Some of the directions in which this work can be extended include: a) adapting the phonetic matching process originally designed to the Portuguese language to be used over large corpora in different languages, such as English; b) integrating our method in a framework for Medical Records Information Extraction applications to address the problem of generically dealing with spelling errors in the information extraction process beyond names of drugs, including other types of clinical variables, such as symptoms and diagnoses; c) exploring the use of machine learning methods to optimally and dynamically tune the threshold parameters and disambiguating misspelt candidates in cases when they are similar to more than one medication; d) comparing the proposed solution with other approximate string match approaches.

Availability of data and materials

The dataset is available at http://github.com/HeglerTissot/mnd, including the complete set of drug names and words used in our model, as well as the pre calculated values for the string and phonetic similarity matching metrics for each pair (drug, word).

Abbreviations

CIS:

Outpatient Information System

ED:

Edit Distance (or Levenshtein Distance)

EHR:

Electronic Health Record

HealTAC:

Healthcare Text Analytics Conference

ICD:

International Code of Diseases

NIHR:

National Institute for Health Research

RAAI:

Ambulatory Care Individual Report

References

  1. 1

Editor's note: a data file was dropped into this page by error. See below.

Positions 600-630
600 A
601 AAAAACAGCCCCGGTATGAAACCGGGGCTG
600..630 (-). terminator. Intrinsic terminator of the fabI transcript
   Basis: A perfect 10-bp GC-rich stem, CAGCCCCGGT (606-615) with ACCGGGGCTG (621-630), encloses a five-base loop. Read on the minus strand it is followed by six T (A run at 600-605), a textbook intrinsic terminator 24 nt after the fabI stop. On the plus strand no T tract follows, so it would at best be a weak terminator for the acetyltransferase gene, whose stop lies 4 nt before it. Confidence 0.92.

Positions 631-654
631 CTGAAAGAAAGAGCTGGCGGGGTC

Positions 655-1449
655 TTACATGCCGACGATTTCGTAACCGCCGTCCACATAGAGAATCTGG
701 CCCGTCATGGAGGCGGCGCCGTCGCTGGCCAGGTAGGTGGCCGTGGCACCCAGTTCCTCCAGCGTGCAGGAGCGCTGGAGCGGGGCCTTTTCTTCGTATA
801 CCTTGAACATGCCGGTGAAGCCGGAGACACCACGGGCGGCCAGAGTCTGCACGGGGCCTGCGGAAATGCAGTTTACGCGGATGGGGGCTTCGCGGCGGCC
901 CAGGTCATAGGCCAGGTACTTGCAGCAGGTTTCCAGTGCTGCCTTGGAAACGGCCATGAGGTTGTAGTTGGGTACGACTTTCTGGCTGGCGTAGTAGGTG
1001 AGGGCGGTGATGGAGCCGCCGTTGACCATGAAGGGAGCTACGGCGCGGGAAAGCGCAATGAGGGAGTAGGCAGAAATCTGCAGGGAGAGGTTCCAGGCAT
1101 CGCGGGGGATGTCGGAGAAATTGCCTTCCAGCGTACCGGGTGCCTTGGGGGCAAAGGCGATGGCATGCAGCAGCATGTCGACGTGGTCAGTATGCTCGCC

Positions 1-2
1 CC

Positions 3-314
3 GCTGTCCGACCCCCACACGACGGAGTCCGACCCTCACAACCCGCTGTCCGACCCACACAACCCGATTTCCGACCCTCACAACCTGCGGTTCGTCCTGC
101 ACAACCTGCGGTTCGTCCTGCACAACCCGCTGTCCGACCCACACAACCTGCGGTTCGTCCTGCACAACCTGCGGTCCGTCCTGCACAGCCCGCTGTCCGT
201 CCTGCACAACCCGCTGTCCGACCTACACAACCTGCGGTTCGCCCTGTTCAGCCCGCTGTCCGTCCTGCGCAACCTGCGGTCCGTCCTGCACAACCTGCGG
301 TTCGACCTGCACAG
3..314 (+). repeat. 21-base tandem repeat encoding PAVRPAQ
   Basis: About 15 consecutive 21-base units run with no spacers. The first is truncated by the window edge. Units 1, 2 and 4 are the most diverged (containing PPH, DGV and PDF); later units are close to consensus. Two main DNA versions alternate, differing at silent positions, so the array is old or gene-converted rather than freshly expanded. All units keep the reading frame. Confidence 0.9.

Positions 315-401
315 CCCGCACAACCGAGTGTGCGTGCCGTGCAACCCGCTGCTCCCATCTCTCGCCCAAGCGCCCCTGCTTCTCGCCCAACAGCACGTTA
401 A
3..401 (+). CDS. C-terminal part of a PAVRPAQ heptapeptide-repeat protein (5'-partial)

Jellouli I, Mohajir ME. An ontology-based approach for web information extraction. In: 2011 Colloquium in Information Science and Technology. IEEE: 2011. https://doi.org/10.1109/cist.2011.6148583.

  2. 2

    Pavel S, Euzenat J. Ontology Matching: State of the Art and Future Challenges. IEEE Trans Knowl Data Eng; 25(1):158–76. https://doi.org/10.1109/tkde.2011.253.

  3. 3

    Karystianis G, Sheppard T, Dixon WG, Nenadic G. Modelling and extraction of variability in free-text medication prescriptions from an anonymised primary care electronic medical record research database. BMC Med Inf Dec Mak. 2016;16(1). https://doi.org/10.1186/s12911-016-0255-x.

  4. 4

    Uzuner O, Solti I, Cadag E. Extracting medication information from clinical text. JAMIA. 2010; 17(5):514–8.

  5. 5

    Jensen PB, Jensen LJ, Brunak S. Mining electronic health records: towards better research applications and clinical care. Nat Rev Genet. 2012; 13(6):395–405. https://doi.org/10.1038/nrg3208.

  6. 6

    Senger C, Kaltschmidt J, Schmitt SPW, Pruszydlo MG, Haefeli WE. Misspellings in drug information system queries: Characteristics of drug name spelling errors and strategies for their prevention. I J Med Inf. 2010; 79(12):832–9.

  7. 7

    Godbole S, Bhattacharya I, Gupta A, Verma A. Building re-usable dictionary repositories for real-world text mining In: Huang J, Koudas N, Jones GJF, Wu X, Collins-Thompson K, An A, editors. CIKM. New York: ACM: 2010. p. 1189–98.

  8. 8

    Levenshtein VI. Binary codes capable of correcting insertions and reversals. Sov Phys Dokl. 1966; 10(8):707–10.